The century-plus tradition of depicting the Western landscape still thrives in contemporary painting, but the renderings are done in an array of up-to-the-minute styles, with the scenery translated into formalist reductions, expressionist riots or hyperrealist recordings. You can see them all at the William Havu Gallery, where the work of artists such as Jane Abrams, Jeff Aeling, Lynn Boggess, Michael Burrows, Stephen Dinsmore, Rick Dula, Jean Gumpper, Jeremy Hillhouse and Jivan Lee, among many others, is readily on hand. And if you hurry, you can catch The Modern West, a duet showcasing the meticulously painted yet cartoonish parodies of the mountains by husband-and-wife artists Tracy Felix and Sushe Felix.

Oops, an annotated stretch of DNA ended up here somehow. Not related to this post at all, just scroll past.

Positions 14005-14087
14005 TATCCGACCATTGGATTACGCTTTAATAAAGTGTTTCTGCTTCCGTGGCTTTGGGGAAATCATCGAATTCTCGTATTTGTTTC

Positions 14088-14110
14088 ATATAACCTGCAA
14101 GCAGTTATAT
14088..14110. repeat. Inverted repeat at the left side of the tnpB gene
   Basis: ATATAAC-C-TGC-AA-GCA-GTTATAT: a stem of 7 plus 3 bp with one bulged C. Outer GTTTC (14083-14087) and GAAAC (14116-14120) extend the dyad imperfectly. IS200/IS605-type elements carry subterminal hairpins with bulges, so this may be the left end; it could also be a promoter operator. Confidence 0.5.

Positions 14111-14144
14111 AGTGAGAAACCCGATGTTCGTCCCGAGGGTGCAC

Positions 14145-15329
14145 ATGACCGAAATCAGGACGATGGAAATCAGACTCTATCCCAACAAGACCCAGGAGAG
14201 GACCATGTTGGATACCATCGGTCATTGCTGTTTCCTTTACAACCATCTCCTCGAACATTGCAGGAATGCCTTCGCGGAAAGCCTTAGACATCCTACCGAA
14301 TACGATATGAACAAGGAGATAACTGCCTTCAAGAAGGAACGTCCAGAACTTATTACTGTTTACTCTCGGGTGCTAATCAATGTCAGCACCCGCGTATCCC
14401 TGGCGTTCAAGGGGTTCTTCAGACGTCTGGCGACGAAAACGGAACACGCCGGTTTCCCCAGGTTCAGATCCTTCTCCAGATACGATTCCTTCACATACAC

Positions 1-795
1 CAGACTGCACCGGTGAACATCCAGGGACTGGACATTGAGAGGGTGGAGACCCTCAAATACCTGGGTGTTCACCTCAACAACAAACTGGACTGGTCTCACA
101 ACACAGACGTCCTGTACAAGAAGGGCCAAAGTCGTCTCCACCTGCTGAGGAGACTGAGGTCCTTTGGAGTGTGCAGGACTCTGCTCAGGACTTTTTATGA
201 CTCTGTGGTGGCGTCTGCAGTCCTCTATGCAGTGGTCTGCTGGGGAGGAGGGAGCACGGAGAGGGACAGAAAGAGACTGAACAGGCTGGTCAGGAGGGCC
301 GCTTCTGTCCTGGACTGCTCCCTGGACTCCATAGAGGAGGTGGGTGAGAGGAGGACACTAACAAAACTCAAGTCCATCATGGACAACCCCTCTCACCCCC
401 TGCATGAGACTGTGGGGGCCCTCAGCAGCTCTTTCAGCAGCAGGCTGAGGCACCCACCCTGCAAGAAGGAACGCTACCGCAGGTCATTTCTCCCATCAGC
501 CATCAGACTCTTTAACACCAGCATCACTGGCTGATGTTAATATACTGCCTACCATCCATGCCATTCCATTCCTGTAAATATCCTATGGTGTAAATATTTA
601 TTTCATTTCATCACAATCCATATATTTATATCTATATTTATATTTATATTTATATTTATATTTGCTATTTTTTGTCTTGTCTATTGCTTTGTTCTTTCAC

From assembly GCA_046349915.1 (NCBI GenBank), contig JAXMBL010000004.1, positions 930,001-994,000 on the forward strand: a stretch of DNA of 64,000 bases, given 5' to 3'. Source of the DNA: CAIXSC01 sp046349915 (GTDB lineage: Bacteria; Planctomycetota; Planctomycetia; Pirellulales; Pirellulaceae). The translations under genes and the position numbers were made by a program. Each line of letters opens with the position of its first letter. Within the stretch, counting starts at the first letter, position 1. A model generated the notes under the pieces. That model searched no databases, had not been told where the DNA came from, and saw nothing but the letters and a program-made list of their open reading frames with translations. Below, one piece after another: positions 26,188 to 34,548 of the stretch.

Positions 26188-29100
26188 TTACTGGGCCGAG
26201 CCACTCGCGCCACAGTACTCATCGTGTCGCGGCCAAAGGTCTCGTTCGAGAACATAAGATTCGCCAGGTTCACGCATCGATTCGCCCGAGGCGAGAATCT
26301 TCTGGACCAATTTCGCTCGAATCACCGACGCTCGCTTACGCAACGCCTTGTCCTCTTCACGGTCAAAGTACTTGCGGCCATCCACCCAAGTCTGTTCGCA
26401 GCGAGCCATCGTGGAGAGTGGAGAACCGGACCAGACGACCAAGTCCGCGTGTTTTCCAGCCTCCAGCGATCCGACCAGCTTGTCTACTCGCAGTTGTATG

Space Gallery

After being declared all but dead at the end of the twentieth century, abstraction has unexpectedly come on stronger than ever during the first couple of decades of the 21st. As a result, abstraction is just about everywhere in the art scene, from co-ops to museums. In Denver, you can always find some form of abstraction at the impressive Space Gallery, which occupies its own custom-built, neo-modernist building. Space's owner, Michael Burnett, is an abstract painter himself, and he features like-minded artists here. Many abstracts are large, if not enormous, making the double-height main gallery, with its long walls, an ideal place to present them. But even smaller pieces work beautifully in the exhibition rooms at Space.

Readers' Choice: Museum of Contemporary Art Denver

Arvada Center for the Arts and Humanities
The Arvada Center